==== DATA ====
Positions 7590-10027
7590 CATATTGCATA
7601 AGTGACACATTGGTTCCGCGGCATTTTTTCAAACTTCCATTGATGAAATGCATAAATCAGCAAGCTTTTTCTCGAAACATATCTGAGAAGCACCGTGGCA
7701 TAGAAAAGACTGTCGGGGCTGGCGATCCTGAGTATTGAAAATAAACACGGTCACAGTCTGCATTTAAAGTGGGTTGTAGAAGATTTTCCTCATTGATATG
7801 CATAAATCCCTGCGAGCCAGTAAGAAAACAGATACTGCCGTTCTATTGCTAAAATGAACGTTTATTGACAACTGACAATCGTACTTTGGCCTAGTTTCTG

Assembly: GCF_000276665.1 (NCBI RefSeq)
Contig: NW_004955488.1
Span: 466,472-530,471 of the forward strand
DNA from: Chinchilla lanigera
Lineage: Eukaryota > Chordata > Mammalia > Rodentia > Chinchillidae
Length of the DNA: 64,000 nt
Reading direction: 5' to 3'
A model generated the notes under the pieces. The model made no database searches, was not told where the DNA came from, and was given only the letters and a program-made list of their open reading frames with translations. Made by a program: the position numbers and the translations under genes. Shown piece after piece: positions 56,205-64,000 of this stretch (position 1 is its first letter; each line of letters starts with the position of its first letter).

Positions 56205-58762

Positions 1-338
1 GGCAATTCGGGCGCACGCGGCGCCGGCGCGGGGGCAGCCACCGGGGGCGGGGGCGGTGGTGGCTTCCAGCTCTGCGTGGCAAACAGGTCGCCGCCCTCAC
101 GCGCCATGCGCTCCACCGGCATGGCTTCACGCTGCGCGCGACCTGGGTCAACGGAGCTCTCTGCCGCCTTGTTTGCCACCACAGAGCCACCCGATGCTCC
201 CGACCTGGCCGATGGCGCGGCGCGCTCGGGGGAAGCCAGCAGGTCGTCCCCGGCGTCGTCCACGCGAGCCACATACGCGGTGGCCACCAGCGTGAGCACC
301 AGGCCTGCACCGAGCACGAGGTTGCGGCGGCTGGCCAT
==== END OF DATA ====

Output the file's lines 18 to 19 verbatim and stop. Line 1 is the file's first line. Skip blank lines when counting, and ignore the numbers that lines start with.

201 CGACCTGGCCGATGGCGCGGCGCGCTCGGGGGAAGCCAGCAGGTCGTCCCCGGCGTCGTCCACGCGAGCCACATACGCGGTGGCCACCAGCGTGAGCACC
301 AGGCCTGCACCGAGCACGAGGTTGCGGCGGCTGGCCAT